Featuring a pink quartz and gold coloured metal stopper, tortoiseshell spoon and red and black velvet fitted case, it came for sale from a local descendant of Ferruccio Stefenelli, the consul of the Italian Concession of Tientsin in the 1930s.
The bottle, admired for the quality and colour of the stone, was thought to date from the Jiaqing or Daoguang periods in the first half of the 19th century. It sold to a UK phone bidder.
Other Chinese hardstone objects fared well. An agate bowl carved as a lobed ‘mallow’ flower with six petals is a type known from the Song period but most examples were made in the Qing period.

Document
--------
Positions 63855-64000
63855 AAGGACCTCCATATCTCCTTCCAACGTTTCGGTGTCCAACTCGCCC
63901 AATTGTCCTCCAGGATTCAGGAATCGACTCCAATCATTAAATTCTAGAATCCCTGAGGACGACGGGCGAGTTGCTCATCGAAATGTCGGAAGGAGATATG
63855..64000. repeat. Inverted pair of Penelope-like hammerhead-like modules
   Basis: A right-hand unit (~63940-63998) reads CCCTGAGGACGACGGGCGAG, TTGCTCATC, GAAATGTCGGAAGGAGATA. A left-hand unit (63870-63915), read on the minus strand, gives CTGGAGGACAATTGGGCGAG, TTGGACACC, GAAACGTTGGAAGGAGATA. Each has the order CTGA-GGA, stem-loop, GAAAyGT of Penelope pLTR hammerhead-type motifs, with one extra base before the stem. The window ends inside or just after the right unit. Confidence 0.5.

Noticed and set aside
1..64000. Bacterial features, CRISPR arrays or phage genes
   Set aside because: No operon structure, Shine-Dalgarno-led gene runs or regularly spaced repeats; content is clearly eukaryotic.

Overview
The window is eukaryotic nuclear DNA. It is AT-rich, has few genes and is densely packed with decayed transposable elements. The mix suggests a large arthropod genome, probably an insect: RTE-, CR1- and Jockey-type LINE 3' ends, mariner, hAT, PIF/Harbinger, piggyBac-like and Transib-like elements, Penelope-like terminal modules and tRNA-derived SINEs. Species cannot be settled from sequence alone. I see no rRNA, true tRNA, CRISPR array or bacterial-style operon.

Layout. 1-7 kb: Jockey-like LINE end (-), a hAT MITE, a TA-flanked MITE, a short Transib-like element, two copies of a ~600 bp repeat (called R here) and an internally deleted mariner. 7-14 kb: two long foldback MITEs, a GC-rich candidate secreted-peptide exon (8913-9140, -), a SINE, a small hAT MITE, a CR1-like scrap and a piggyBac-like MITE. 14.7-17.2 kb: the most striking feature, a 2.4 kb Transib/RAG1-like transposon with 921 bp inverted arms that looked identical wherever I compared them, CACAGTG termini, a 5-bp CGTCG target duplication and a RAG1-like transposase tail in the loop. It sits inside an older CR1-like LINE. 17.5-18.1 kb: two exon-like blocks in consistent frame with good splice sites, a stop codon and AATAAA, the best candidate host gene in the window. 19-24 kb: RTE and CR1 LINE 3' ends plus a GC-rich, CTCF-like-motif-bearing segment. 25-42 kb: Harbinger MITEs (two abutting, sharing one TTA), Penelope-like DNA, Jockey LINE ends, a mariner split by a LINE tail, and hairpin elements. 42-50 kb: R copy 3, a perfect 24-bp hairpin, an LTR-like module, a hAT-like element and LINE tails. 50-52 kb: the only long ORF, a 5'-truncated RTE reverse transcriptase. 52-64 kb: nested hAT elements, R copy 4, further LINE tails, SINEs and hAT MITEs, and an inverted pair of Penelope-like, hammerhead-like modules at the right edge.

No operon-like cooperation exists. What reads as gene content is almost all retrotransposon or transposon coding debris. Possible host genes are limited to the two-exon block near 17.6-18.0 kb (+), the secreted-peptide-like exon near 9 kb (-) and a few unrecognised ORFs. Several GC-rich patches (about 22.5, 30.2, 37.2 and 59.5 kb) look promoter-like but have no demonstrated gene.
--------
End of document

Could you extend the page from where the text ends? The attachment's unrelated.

The example here, dated to the 19th century but possible from the Qianlong period, had been acquired by the vendor’s grandfather while working as a junior diplomat in Beijing in the 1930s. It found many admirers and a hammer price of £16,000 in the Cheltenham auction on June 23-24, many times the £200-300 estimate.
The stand-out lot from the second day was an 18th century pale celadon jade finial pierced and carved with a dragon and crane amid a trailing lotus plant. Estimated at £400-600, it became one of many lots sold online when it took £9200.